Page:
Eurozone may not be helped by naked shorts ban
Bafin, the German financial regulator, was on the blower last night to other European regulators, trying to persuade them to participate in its attempt to ban purely speculative bets by investors that eurozone governments will have growing difficulties paying their debts and that the woes of banks will also worsen.
Unless other regulators do the same - and there were signs last night that some important ones may not - it's difficult to see how the German initiative can have much impact, given that the trading of government bonds and bank shares is a global business.
Or to put it another way, very few of the investors doing the short-selling that Bafin wants to prohibit are German and almost all the relevant securities are traded in financial markets other than Germany's.
Which is not to say that it won't have any effect at all, though not necessarily of the sort that Bafin or the German government desires.
Investors see it as a fairly desperate attempt to ease strains in eurozone markets and fear that it shows that eurozone governments are running out of policy options to hold the eurozone together - so they have sold the euro, which has fallen to its lowest level against the dollar for four years.
What Bafin is trying to do is reduce the volatility of financial markets and the instability of the financial system. But it could have the opposite effect, even if Bafin secures agreement on a Europe-wide prohibition - because the distinction that Bafin wishes to draw between naked short selling, which it hates, and hedging, which it thinks is acceptable, is not as clear cut as it appears to believe.
The German ban is three-pronged: on short sales of eurozone government debt unless the investor has first borrowed the stock; on the use of credit derivatives to bet on a fall in the value of the debt of a eurozone government, unless the investor owns some of the relevant debt; and on short sales of the shares of German banks and insurers, unless the investor has first borrowed the shares.
Bafin sees this as an attempt to put a stop to what it would see as mischievous bets by investors that the financial difficulties of the likes of Greece and Portugal will worsen.
It thinks that such bets are what force down the price of Greek and Portuguese government bonds, which then spook investors, and make it much more difficult and expensive for the likes of the Greek and Portuguese governments to borrow vital new money.
That may be so.
But there's an alternative narrative about the use of naked shorts and credit default swaps which would show them to be less malign than Bafin would believe and which would imply that their prohibition could increase the vulnerability of financially overstretched eurozone governments.
Many investors use credit default swaps taken out on the debt of one government to hedge exposure to some other kind of investment in the same country or to the debt of another eurozone government, inter alia.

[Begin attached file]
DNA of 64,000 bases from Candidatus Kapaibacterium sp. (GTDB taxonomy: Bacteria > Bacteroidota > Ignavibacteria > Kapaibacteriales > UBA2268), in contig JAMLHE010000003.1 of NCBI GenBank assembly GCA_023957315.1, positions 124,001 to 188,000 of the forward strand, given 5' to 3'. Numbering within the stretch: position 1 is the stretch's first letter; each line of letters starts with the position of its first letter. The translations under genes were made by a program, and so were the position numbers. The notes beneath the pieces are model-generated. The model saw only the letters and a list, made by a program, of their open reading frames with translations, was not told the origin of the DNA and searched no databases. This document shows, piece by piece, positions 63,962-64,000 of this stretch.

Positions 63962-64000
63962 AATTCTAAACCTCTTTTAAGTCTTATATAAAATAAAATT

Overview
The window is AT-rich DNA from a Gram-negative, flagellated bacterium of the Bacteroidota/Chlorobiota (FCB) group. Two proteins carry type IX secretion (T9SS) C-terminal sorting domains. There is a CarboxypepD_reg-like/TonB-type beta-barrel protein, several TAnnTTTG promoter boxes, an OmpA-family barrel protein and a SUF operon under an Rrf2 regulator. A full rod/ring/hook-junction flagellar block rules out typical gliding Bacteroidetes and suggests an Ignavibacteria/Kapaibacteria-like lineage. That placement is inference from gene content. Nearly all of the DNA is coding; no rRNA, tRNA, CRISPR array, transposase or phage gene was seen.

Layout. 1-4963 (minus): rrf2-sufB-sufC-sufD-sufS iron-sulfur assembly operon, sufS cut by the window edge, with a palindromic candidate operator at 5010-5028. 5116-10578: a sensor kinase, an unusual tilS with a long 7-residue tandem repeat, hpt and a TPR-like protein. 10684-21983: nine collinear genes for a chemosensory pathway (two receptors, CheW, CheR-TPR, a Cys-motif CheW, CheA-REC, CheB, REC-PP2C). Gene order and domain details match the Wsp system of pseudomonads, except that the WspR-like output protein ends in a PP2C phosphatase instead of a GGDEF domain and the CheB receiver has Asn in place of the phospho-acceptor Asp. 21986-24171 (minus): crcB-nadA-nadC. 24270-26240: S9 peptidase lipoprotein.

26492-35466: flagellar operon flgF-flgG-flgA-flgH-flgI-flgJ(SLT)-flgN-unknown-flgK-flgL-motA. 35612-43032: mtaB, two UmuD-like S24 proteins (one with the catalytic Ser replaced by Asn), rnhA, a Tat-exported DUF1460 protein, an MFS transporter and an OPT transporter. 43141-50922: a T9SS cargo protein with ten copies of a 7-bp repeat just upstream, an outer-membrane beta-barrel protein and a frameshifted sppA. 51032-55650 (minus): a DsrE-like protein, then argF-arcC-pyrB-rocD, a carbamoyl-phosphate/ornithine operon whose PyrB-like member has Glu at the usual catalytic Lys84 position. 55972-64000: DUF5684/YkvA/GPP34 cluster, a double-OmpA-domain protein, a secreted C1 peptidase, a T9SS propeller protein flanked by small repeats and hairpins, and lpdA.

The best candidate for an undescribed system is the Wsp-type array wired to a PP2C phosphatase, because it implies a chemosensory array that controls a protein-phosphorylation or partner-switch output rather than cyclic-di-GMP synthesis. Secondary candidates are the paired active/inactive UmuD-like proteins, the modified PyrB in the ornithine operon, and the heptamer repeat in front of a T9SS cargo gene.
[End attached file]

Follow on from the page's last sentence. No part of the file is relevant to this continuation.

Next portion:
So banning the use of credit derivatives and naked short-sales for eurozone government debt could prompt some investors to liquidate those "long" investments and lessen investors' appetite for investing in the eurozone in general.
Which, at the moment when eurozone governments and banks need all the credit they can lay their hands on, would not be the result favoured by the German government.
Update, 11:40: I now have clarification of the scope of the Bafin ban.
It applies only to trading by the financial firms it regulates - and only to naked shorts and CDS's in those eurozone government bonds listed in Germany and also to German banks/insurers listed there.
So its direct impact on speculation in those securities will be only limited, as I pointed out earlier.
Here's the proof of its toothlessness: Deutsche Bank's London branch has agreed to abide by the ban (though I'm unclear that it was obliged to do so), whereas the London operations of Goldman Sachs and Morgan Stanley can continue shorting these products to their heart's content.
As to whether other countries might follow Germany's lead, I am hearing that Austria and Belgium may well impose similar bans - but there's no sign of the larger economies doing so.
So what's motivating the Germans?
Well the view from the London markets is that it's all about persuading German voters and politicians that supposedly horrid speculators are being knee-capped, to allay their concerns that German participation in the great trillion dollar bailout of the eurozone isn't throwing good money after bad.
And never mind that some of these horrid speculators might have funds to invest in the eurozone, and may now take their money to places where they're more welcome.